Little more than a year into her recording career, Dunedin native Abigail Knudson has already proven herself to be incredibly prolific, establishing a digital release profile that is elegant and darkly artful – a good match to her genre-blending musical output that combines elements of choral and classical with hip hop and electronic pop. Amanda Mills talked with the inspiring songwriter/composer about her debut album, packaged as ‘Nicotine’.
Abigail Knudson has an intense relationship with music. From an exceptionally musical family (her mother was director of Dunedin’s Knox Church Choir and an uncle plays drums in The Chills), she describes herself as “indoctrinated… from a very young age.” Her adventures in music started with playing the violin (which she gave up by the age of six), and then the cello, while also singing in choirs.
“Whether I wanted to or not,” she laughs.
Classical vocal lessons followed for a couple of years. Her start in songwriting came from an encouraging music teacher at high school, who she remembers as being incredibly supportive and giving her opportunities to develop. However, any epiphany on a music career came recently.
“Obviously I was thinking, ‘Yes, this is what I want to do’, but I wasn’t 100% focused. I was always unsure of how I could make it work.
When I decided to start doing my own production was when I sort of had that lightbulb moment of confidence.”
Knudson’s solo artist career started with a bang, with the release of an EP, ‘Religion’, followed by a debut album called ‘Nicotine’ in 2016 – both opulently produced recordings. While mostly created with studio production wizardry, Knudson plays cello on both releases, while her father Dean Hollebon plays violin on ‘Nicotine’.
Having amassed a small number of songs she wanted to produce her ‘Religion’ EP was recorded in a studio on Dunedin’s Bond Street, with co-production by Timothy Greenslade. The dramatic and lush three-track collection incorporated classical music, choral vocals, hip hop and beats.
The debut EP largely slipped under the radar, though it was given airplay by Dunedin’s locally supportive Radio One.
“I don’t think there was very much of a response… but it was a good way for me to open a conversation with other people in the music industry.”
She continued writing, and collaborated with others, before deciding to go it alone for ‘Nicotine’, including producing the record herself.
“The decision to start producing things on my own came more from taking agency over my work and completing it within a timeframe that was reasonable – and be able to finish the product in a style that I was happy with. I gave myself a month to finish the album, which is insane, but I just really wanted to have something out.”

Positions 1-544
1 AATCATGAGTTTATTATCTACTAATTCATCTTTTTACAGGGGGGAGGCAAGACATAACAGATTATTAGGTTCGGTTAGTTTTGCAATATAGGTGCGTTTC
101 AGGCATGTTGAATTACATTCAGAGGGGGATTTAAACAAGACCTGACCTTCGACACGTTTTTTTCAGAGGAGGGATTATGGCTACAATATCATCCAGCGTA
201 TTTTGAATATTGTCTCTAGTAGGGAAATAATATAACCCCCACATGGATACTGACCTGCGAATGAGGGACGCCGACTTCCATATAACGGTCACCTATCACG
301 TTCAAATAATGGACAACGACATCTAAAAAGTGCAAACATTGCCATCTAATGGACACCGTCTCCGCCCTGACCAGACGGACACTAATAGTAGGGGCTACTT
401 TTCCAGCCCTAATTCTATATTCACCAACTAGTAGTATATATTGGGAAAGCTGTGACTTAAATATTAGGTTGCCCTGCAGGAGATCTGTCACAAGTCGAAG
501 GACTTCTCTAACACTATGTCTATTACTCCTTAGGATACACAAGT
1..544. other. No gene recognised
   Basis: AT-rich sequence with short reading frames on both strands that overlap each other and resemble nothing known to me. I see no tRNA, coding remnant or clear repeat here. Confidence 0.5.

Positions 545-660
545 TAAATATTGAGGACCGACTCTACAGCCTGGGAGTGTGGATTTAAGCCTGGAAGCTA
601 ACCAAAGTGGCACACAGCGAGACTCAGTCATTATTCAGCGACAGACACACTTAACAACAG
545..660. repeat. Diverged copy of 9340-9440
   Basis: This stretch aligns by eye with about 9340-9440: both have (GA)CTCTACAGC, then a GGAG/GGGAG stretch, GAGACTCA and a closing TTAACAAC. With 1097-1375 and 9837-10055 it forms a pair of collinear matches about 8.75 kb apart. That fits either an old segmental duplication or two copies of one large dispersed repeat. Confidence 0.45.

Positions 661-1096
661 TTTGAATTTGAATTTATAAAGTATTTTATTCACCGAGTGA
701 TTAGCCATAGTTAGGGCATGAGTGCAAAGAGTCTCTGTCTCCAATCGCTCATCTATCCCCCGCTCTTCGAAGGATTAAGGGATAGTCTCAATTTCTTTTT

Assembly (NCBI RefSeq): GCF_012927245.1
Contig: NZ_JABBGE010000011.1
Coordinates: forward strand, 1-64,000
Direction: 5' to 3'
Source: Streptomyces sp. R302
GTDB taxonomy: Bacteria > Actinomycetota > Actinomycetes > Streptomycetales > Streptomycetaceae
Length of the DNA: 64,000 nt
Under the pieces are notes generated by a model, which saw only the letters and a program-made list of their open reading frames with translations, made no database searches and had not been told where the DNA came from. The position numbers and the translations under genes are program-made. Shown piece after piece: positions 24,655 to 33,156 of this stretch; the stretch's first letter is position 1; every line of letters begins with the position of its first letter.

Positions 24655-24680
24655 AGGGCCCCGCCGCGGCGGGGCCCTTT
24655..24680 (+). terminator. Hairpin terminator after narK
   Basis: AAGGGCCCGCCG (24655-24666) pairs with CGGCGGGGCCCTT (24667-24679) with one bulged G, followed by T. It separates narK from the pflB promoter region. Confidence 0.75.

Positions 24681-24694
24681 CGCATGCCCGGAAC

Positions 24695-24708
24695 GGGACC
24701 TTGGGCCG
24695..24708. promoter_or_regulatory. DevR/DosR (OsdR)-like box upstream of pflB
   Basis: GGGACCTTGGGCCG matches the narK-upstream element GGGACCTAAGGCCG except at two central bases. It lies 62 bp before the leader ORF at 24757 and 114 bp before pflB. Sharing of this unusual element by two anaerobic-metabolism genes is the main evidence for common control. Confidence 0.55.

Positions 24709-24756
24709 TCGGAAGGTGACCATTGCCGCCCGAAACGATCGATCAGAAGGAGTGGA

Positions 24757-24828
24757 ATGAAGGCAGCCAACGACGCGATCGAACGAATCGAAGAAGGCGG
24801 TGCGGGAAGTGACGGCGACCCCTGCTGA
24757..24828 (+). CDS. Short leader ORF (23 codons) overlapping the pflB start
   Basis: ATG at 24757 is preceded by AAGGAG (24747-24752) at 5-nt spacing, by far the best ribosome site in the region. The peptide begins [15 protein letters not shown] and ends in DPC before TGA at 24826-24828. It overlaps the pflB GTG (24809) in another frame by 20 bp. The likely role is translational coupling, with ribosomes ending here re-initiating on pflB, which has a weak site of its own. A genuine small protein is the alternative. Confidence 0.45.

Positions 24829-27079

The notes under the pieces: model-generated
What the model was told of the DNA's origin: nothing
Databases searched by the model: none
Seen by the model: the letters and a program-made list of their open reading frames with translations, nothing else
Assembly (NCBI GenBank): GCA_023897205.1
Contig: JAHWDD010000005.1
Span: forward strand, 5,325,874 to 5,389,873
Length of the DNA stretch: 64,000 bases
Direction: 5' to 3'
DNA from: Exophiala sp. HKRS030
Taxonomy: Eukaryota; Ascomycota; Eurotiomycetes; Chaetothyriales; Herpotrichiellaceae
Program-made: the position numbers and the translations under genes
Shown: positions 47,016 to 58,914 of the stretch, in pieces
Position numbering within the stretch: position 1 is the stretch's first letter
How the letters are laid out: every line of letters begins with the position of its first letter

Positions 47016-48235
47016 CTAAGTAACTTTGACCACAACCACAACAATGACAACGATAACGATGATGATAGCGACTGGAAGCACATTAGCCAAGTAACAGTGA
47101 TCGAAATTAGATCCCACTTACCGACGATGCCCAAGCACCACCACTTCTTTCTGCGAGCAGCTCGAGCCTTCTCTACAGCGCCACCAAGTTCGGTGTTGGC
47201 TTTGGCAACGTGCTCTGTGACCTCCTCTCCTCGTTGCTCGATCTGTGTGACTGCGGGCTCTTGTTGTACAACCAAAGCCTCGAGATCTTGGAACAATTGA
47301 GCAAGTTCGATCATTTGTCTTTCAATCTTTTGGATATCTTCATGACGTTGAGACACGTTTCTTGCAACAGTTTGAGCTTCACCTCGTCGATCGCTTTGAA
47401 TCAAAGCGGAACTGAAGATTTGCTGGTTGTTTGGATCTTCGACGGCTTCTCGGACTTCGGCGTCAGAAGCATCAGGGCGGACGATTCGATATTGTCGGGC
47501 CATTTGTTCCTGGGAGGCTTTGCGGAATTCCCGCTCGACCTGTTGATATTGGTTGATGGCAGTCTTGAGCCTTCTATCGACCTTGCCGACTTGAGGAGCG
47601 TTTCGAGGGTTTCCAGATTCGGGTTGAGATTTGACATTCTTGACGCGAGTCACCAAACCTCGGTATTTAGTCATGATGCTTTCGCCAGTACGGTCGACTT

‘Nicotine’ was recorded in her bedroom at her Dunedin home. She admits having to teach herself production as she went along.
“I didn’t have a budget for ‘Nicotine’, or else I would have loved to get a few other people on board to help with production advice and mixing,” she laughs. “I was, like, ‘I will complete this project to teach myself production… I’m going to work at it for hours and hours until I know how to do it!’
“‘Nicotine’ is more sort of me gathering everything – all the scraps of songs that I have – and trying to flush them out there and start fresh. I wanted to go for a really big [sound], I love the choral sound, that was me just at the start, just when I was starting to branch away from I suppose you’d say my roots, which are obviously choral music … I’m still finding my way to a style that I mesh with.”
On both recordings, Knudson’s lyrics are subjective.
“A whole album is personal, and impersonal… I do discuss our addiction to relationships that aren’t necessarily good for us,” she smiles.
“I’d like to continue to develop a way of talking about feminism in music in a way that is non-confrontational, and also listenable… feminism also branches out to talk about body image, and how pop music negatively affects it… I’m still developing the lyrical and songwriting ability of bringing in what I think is important myself into my music.”
It’s of little surprise that she is already working on new recordings, planning another EP then album. The EP, she says will be more in the vein of ‘Religion’, though she does have her sights set on a particular sound, one similar to Missy (trip hop beats mixed with classical music textures), which she considers the best track on ‘Nicotine’.
“Objectively… Missy is my best song, but my personal favourite is Ever Since, which is very poppy, and it came out unexpectedly so.”
“I needed to bring that one in more, so that the next release is not so much a shock to the system, you’ve sort of heard something like that… I’m very dark when I write music, and ‘Nicotine’ is very happy sounding… I prefer the orchestral, very moody music.”
She’s unsure about what influences her work, saying she doesn’t actually listen to very much music.
“I suppose Brahms, and then I did start listening to Lana Del Rey. I think she’s a very good example of the kind of music I’m interested in. It should eventually be like classical hip hop with electronic pop undertones. I’d love to do way more choral hip hop, I’m a big fan of that combo.”
Having recently made the move to Auckland, Knudson is looking squarely at the future, lining up her potential gigs.
“I’m setting up and figuring out a live set… I’ve been gear shopping this week! I also want to expand on my abilities, learn a lot while I’m up here, see lots of other musicians who are doing lots of other things and are incredibly talented.
“This is my starting point. I’m going to continue to get better, and I just need to let go of it, finish it, move onto the next project.”